Burgess Hill, England
More on Burgess Hill
The history of Burgess Hill dates to the later part of the Anglo Saxon period, just before Norman Conquest. Although the Romans had a presence in the area, even builting a road through it between London and Brighton Way, there is no evidence of Roman settlement. Burgess Hill was not listed in the Domesday Book of 1086, but the various parishes of which it originates were, among them Clayton, Keymer and Ditchling.
Right up to the early modern period Burgess Hill was a farming community particularly in the raising of livestock including sheep and lamb. When the railway line was constructed between London and Brighton, the train became a popular mode for transporting livestock.
Burgess Hill experienced booming growth in the mid-20th century. Between 1951 and 1961, its population of 7,000 people almost doubled. This was due in no small part to the industrial estates being developed in the area, bringing employment to people of the surrounding region.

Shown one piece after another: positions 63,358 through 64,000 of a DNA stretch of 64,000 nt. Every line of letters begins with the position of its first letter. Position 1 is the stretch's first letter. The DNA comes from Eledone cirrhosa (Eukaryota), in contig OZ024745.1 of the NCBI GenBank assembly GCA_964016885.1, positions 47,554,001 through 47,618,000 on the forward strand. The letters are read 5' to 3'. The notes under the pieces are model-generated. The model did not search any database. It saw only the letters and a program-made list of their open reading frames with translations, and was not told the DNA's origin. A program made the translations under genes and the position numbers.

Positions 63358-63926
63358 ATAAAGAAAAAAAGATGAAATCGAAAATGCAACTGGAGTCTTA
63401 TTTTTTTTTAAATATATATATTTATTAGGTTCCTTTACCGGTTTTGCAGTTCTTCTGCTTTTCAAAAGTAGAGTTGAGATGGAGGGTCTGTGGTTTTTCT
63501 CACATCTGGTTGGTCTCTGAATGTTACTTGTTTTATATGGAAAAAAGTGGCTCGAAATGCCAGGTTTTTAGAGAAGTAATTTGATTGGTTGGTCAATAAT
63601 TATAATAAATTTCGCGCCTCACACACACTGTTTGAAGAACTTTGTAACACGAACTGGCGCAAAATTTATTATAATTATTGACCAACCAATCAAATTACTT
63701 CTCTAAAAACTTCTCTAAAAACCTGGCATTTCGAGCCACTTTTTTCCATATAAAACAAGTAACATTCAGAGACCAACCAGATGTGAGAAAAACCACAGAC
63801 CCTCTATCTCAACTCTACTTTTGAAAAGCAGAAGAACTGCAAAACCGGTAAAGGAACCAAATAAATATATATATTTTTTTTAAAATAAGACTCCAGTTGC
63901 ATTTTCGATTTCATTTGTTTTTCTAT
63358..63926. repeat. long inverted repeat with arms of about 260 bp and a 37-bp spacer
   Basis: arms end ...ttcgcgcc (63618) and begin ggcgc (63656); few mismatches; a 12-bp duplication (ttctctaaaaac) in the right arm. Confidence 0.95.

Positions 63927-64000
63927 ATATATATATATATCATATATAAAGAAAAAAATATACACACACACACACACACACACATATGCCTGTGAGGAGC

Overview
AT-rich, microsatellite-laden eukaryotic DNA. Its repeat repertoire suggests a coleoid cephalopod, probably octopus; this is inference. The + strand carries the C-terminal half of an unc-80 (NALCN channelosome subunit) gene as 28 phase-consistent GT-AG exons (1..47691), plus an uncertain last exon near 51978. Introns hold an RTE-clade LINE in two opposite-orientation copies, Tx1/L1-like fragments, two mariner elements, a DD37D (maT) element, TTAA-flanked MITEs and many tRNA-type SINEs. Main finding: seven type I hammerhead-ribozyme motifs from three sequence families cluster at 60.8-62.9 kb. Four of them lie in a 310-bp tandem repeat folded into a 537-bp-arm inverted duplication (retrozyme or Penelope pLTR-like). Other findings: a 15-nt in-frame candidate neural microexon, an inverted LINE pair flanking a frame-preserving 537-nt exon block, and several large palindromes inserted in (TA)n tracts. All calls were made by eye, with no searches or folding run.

Visiting Burgess Hill
London take the A23 road heading south, part of the way as the M23 motorway, until you reach interchange to the A2300 road heading east towards Burgess Hill.
Sights & Attractions to visit in Burgess Hill
- Hammonds Place
Elizabethan house rebuilt in 1565.
- St John the Evangelist’s Church
Anglican parish church dating to 1863.